He said that the requirements of Section 200 of the CPC were not required, and he argued that beginning the case all over again would be equivalent to postponing justice since it had already taken so much time in court.

The parties have come to an agreement that the requirements of Section 200 of the Criminal Procedure Code (CPC) are not written in obligatory words. "It has been two years since we started hearing parts of the evidence," stated the magistrate, Wakhumile.

"If we begin the case from its foundations, it may consume all our energy and time, and we would be in violation of Article 159(b) of the Constitution, which states that the administration of justice shall not be impeded." He determined that starting again would be a violation of Article 159(h) of the Constitution.

The prosecutor's first testimony had not yet been completed when the magistrate made his observation; therefore, the hearing was still in its early stages. The magistrate noted that the trial was currently in the formative phase.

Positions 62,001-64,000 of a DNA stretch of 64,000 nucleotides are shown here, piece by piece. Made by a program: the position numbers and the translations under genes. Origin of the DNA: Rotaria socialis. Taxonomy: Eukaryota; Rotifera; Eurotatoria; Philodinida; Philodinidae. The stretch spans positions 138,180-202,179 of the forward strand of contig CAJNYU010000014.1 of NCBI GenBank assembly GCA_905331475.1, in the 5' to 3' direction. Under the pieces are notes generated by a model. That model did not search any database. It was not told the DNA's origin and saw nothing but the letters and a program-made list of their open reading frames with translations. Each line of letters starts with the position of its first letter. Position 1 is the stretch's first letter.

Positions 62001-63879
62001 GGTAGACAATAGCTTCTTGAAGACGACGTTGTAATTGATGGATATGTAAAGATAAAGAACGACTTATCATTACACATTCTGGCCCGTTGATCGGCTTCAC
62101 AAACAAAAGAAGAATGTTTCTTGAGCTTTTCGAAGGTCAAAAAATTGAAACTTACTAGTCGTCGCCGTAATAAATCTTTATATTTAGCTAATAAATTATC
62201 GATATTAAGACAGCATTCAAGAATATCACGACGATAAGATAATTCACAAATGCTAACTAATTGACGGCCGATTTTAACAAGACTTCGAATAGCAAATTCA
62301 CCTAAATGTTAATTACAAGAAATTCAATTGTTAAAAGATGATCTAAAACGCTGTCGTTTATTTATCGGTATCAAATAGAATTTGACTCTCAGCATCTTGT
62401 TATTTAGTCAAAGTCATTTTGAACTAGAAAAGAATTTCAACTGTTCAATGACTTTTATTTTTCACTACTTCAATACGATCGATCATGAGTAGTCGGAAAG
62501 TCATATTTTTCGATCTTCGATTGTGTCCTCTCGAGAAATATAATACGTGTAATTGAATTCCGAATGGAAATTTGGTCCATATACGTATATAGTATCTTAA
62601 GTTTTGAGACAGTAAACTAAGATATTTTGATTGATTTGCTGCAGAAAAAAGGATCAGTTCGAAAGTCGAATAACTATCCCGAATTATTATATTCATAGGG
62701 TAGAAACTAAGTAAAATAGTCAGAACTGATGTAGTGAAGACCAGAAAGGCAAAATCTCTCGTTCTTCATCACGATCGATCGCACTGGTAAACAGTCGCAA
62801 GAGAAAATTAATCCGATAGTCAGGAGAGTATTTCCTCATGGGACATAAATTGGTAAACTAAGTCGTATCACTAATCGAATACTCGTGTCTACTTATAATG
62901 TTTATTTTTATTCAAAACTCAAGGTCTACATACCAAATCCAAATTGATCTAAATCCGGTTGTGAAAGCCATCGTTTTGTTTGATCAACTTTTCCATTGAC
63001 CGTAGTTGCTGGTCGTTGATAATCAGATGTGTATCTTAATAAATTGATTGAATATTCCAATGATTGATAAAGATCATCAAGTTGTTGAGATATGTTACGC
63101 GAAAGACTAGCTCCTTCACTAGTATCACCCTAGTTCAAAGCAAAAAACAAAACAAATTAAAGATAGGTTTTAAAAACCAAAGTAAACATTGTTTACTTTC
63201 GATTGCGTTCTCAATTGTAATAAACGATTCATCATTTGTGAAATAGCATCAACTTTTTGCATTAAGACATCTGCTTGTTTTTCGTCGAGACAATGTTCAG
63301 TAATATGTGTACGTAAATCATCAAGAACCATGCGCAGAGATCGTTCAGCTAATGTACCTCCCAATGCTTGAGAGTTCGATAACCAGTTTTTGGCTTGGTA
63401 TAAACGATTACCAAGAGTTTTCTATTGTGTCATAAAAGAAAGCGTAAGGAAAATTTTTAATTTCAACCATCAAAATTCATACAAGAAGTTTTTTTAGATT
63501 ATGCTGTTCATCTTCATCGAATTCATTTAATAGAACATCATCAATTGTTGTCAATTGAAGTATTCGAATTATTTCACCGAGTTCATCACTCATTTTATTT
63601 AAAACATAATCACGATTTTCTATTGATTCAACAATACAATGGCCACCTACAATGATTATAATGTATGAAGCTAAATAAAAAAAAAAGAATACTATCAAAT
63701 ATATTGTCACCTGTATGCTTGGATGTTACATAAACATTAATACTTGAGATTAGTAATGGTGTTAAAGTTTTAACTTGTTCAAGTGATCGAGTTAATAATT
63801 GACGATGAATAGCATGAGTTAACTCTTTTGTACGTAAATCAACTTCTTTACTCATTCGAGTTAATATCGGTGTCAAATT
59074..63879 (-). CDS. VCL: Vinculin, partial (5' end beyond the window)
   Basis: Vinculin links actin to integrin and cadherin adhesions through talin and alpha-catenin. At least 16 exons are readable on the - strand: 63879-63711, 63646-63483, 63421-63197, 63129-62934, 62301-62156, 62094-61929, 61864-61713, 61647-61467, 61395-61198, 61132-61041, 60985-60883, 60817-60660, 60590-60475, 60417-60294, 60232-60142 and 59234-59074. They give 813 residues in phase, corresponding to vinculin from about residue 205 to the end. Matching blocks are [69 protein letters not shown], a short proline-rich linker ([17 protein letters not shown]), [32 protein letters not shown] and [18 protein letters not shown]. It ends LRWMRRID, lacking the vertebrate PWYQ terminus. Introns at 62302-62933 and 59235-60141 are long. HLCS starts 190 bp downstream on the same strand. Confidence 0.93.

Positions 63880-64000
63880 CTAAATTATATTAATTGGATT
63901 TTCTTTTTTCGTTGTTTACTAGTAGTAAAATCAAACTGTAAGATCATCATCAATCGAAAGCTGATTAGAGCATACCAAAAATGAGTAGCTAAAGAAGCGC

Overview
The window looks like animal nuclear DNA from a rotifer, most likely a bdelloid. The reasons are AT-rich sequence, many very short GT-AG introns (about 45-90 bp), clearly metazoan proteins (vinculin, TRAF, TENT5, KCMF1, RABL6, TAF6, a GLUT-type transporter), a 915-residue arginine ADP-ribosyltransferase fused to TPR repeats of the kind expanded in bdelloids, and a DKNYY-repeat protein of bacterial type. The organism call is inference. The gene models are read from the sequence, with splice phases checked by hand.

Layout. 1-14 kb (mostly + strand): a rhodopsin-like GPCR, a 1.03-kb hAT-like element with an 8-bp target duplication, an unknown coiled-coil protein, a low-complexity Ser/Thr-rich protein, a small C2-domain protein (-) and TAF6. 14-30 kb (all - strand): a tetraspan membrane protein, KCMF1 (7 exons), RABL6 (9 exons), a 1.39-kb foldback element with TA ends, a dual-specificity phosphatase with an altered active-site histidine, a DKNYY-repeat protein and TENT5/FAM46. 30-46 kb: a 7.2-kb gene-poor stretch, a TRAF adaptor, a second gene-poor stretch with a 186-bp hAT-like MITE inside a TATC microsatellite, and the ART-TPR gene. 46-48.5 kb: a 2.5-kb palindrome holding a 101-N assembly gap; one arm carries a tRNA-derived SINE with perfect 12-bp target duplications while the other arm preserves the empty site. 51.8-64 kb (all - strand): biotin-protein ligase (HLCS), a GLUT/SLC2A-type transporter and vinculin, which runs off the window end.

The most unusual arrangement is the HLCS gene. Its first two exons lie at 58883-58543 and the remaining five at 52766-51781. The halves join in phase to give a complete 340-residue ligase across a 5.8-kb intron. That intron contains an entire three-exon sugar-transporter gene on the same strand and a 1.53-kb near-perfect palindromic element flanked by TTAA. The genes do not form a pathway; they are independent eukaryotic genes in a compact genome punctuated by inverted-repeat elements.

"Regarding conduct, the witness has not yet finished testifying and will yet appear in court." "If we were to begin from scratch, there is a good likelihood that we would violate Article 159 of the Constitution in doing so," the judge was quoted as saying.

According to the provisions of the statute, there should be no delay in the administration of justice. When the dates for the hearings are scheduled to be determined on April 25, the matter will be discussed online.

The state has prepared 59 testifying witnesses, and the first charges against the family were brought in 2018.

According to what the court has heard, the first witness for the prosecution has been testifying since January of 2020.

Robert Rono, who will be the first witness for the prosecution, was the investigating officer in this case. Since January 2020, it has been two years since his testimony began, yet it is just halfway complete.

Nevertheless, the prosecutor, Eva Kanyuira, argued against the motion to have the case reopened, stating that it was in the best interest of justice for the case to be resolved in the shortest amount of time feasible.

She claimed that the trial was moving at a snail's pace due to a communication breakdown and a large amount of paperwork under the control of the investigating officer.

She claimed that one of the charged, Peninah Auma, cannot comprehend either English or Kiswahili, and thus the hearings in court need to be translated for her in Luo.